Top missionary official in Brazil forced out for second time

Evangelical missionary Ricardo Lopes Dias has been forced from office as head of the Uncontacted Tribes Department – for the second time.

Evangelical missionary Ricardo Lopes Dias has been forced from office as head of the Uncontacted Tribes Department – for the second time.
© Ricardo Lopes Dias

Ricardo Lopes Dias, an evangelical missionary, has been forced from his job as head of the Uncontacted Tribes Unit of Brazil’s Indigenous Affairs Agency FUNAI for the second time.

Indigenous leaders of UNIVAJA, the indigenous peoples’ organization of the Javari Valley who have fought Mr Lopes Dias’ appointment since it was first announced, celebrated his departure.

Mr Lopes Dias’ appointment to the post earlier this year was hugely controversial, and was described at the time by Survival’s Sarah Shenker as “ like putting the fox in charge of the hen house. ” Mr Lopes Dias is a former member of the notorious New Tribes Mission, re-branded as Ethnos360 in the US.

Sources have told Survival that there was widespread anger in FUNAI at a fundamentalist missionary being appointed to such a post, and repeated accusations of incompetence and arrogance.

Evangelical missionaries have re-doubled their efforts to contact uncontacted tribes under President Bolsonaro, who wants to open up their lands to commercial exploitation, and has strong evangelical support.

A FUNAI whistleblower revealed in September that Mr Lopes Dias had made a clandestine visit to the Javari Valley, home to more uncontacted tribes than anywhere else on Earth.

The NTM in Brazil unveil their new helicopter for reaching uncontacted tribes in the Javari Valley in early 2020.

The NTM in Brazil unveil their new helicopter for reaching uncontacted tribes in the Javari Valley in early 2020.
© NTM

Following legal action by public prosecutors and UNIVAJA, a judge ruled in May that Lopes Dias’s appointment was unlawful, and that he was to be removed from office with immediate effect. The ruling was later overturned.

In May, the first time Mr Lopes Dias was removed from office, Beto Marubo of UNIVAJA commented: "The indigenous peoples of the Javari Valley believe it was outrageous that a missionary be appointed to this position, and hope that this is a definitive decision. Brazilian justice has to recognize the two things are completely incompatible.”

Leonardo Lenin, Executive Secretary of OPI (the Observatory for the Human Rights of Uncontacted and Recently Contacted Tribes) said today: "A fundamentalist missionary at the head of FUNAI’s Uncontacted Tribes Unit was above all an affront to the self-determination of these peoples. Mr. Ricardo Lopes’ incompetence regarding public policy towards isolated Indians was evident on several occasions. One example of this was the chaotic way in which he coordinated the work to prevent Covid-19 reaching uncontacted and recently-contacted tribes. It’s now more obvious than ever that someone with real knowledge of this subject, and who respects the laws and rules that protect the rights of these peoples, is needed in this post.”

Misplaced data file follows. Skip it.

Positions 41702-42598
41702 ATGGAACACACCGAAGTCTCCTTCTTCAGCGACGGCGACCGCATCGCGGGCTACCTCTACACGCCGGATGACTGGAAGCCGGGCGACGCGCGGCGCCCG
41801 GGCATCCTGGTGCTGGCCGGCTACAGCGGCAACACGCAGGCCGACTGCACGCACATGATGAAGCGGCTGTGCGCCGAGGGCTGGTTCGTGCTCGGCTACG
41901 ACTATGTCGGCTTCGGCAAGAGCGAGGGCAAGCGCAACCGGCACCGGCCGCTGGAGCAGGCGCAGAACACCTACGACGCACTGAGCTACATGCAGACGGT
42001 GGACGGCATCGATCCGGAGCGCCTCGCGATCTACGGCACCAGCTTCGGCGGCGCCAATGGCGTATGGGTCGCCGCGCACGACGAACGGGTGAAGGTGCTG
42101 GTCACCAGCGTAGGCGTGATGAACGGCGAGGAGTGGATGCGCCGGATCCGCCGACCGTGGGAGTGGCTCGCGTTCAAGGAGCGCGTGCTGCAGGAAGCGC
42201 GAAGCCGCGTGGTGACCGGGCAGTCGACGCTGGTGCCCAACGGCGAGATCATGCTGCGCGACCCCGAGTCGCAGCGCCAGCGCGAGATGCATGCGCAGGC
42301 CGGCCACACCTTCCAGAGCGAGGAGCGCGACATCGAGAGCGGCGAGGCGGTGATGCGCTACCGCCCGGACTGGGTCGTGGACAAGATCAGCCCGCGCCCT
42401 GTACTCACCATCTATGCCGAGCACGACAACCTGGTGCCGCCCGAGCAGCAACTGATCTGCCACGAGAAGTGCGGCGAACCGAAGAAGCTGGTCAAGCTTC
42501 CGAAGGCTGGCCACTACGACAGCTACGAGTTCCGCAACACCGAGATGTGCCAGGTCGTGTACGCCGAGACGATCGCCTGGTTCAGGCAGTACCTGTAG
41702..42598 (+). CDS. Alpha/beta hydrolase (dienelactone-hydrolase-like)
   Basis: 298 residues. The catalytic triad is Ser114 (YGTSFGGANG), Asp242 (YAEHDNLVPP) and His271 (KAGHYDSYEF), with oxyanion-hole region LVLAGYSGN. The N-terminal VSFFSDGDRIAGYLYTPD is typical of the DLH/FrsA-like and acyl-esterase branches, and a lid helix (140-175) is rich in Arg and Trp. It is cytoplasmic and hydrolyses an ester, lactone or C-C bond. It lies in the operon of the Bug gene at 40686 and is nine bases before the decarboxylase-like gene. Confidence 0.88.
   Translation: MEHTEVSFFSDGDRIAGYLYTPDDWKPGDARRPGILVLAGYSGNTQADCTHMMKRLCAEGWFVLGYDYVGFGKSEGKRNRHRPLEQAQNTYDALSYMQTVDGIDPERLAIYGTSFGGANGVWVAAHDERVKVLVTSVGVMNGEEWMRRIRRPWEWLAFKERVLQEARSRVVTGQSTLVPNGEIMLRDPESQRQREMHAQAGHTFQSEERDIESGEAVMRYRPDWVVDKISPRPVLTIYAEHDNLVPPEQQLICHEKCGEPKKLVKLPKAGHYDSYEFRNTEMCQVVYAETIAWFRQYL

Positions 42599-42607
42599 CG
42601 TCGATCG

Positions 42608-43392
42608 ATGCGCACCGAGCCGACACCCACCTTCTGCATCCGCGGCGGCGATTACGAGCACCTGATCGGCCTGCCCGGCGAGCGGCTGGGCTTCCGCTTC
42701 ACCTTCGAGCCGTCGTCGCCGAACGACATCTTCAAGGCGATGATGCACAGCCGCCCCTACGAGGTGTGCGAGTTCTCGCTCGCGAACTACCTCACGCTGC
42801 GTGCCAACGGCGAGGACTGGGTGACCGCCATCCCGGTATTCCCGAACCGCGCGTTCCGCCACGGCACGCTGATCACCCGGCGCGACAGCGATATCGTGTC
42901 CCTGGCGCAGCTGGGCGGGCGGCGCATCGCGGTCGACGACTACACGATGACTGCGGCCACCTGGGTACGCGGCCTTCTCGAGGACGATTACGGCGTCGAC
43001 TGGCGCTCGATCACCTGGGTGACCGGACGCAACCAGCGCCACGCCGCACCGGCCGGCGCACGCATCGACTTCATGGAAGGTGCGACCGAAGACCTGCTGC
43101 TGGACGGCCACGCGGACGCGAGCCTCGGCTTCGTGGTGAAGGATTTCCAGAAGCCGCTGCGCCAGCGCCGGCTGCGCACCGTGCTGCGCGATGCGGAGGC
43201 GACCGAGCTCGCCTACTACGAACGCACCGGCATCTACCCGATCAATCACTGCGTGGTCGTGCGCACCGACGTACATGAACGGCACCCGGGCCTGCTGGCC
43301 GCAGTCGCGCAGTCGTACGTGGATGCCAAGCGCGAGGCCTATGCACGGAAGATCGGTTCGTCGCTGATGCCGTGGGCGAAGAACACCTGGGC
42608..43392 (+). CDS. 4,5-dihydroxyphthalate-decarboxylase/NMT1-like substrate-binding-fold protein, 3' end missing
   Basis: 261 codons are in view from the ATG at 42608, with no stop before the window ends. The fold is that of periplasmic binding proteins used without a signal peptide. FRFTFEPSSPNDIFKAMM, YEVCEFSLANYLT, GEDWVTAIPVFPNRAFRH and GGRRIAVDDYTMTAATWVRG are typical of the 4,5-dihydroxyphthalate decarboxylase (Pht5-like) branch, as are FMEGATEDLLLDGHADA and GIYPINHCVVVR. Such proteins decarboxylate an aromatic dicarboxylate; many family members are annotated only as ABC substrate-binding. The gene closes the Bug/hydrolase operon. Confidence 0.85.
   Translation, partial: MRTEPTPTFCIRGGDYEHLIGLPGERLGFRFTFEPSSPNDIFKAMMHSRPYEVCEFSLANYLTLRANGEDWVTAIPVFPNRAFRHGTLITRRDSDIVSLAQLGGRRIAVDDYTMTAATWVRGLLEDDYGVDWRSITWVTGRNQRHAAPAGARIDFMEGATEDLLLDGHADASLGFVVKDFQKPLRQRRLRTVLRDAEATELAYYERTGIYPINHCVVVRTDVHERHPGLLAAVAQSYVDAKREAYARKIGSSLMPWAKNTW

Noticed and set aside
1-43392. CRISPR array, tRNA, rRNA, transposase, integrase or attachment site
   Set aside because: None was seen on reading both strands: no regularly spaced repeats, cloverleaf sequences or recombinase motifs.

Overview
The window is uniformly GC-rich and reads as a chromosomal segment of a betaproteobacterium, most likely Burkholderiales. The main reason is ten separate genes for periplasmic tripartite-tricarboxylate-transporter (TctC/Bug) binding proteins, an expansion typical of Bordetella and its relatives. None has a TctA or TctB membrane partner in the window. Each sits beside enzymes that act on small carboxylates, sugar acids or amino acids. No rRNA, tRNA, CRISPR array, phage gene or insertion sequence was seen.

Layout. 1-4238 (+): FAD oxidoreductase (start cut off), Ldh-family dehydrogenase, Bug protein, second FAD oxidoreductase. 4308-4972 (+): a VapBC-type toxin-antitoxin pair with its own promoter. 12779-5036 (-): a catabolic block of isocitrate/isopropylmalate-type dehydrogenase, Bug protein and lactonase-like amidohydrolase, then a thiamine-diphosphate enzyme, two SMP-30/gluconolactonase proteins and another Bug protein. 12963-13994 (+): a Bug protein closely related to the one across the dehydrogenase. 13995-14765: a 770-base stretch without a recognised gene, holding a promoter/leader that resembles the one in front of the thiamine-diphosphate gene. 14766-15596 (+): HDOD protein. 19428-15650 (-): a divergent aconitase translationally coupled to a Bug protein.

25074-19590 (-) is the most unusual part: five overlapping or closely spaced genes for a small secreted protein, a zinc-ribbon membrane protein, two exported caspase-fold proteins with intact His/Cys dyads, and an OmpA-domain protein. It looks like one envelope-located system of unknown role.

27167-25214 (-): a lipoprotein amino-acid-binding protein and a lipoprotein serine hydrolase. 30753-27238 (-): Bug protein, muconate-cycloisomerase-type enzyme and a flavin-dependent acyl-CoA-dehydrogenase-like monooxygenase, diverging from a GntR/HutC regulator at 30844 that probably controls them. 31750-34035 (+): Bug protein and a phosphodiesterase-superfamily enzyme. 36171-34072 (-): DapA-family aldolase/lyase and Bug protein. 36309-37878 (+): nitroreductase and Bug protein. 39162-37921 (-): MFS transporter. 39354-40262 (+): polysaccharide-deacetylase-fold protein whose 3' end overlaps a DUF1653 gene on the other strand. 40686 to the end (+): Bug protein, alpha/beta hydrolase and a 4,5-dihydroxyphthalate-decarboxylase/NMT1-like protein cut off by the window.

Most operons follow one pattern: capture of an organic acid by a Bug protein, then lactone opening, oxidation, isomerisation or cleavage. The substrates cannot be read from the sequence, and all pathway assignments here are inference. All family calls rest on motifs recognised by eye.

Sarah Shenker, Survival’s Uncontacted Tribes campaign coordinator, said today: “It’s a massive victory for the campaign to get Lopes Dias removed and to protect uncontacted tribes’ land. Indigenous organizations and their allies have led the charge and the public prosecutor’s office has taken key action.

“Survival and its supporters have campaigned and lobbied the authorities from the day Ricardo Lopes Dias was appointed at the start of the year. We’ll be watching closely to see what’s next, and we’ll continue to fight for uncontacted tribes’ lands to be protected and their right to live as they choose to be respected, always. Hopefully Bolsonaro will get the message that if he carries on with his genocidal agenda, he can expect resistance at every step.”

There are more than 100 uncontacted tribes in the world, most of them in Brazil, where missionaries have re-doubled their efforts to contact them.

There are more than 100 uncontacted tribes in the world, most of them in Brazil, where missionaries have re-doubled their efforts to contact them.
© G.Miranda/FUNAI/Survival

In many parts of Brazil, uncontacted tribes’ territories are the last significant areas of rainforest left. Now they are being targeted by land grabbers, loggers and ranchers who are destroying the forest at an alarming rate and threatening the survival of uncontacted tribes.

UNIVAJA, Leonardo Lenin at OPI, and Survival’s Sarah Shenker and Fiona Watson are available for interview.